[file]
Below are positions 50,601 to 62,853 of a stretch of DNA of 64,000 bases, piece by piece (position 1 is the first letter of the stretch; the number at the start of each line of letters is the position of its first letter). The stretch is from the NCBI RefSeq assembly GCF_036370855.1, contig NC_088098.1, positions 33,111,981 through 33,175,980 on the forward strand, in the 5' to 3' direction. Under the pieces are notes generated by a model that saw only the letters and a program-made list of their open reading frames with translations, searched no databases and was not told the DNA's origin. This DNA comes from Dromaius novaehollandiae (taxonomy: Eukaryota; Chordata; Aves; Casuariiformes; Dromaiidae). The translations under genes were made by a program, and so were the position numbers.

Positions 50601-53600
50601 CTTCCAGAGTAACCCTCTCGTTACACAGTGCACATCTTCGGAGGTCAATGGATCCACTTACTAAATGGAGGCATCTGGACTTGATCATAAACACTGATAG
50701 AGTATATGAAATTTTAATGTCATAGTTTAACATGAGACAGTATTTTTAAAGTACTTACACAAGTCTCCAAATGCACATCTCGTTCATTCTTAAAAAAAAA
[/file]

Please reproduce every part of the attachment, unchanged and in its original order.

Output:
Below are positions 50,601 to 62,853 of a stretch of DNA of 64,000 bases, piece by piece (position 1 is the first letter of the stretch; the number at the start of each line of letters is the position of its first letter). The stretch is from the NCBI RefSeq assembly GCF_036370855.1, contig NC_088098.1, positions 33,111,981 through 33,175,980 on the forward strand, in the 5' to 3' direction. Under the pieces are notes generated by a model that saw only the letters and a program-made list of their open reading frames with translations, searched no databases and was not told the DNA's origin. This DNA comes from Dromaius novaehollandiae (taxonomy: Eukaryota; Chordata; Aves; Casuariiformes; Dromaiidae). The translations under genes were made by a program, and so were the position numbers.

Positions 50601-53600
50601 CTTCCAGAGTAACCCTCTCGTTACACAGTGCACATCTTCGGAGGTCAATGGATCCACTTACTAAATGGAGGCATCTGGACTTGATCATAAACACTGATAG
50701 AGTATATGAAATTTTAATGTCATAGTTTAACATGAGACAGTATTTTTAAAGTACTTACACAAGTCTCCAAATGCACATCTCGTTCATTCTTAAAAAAAAA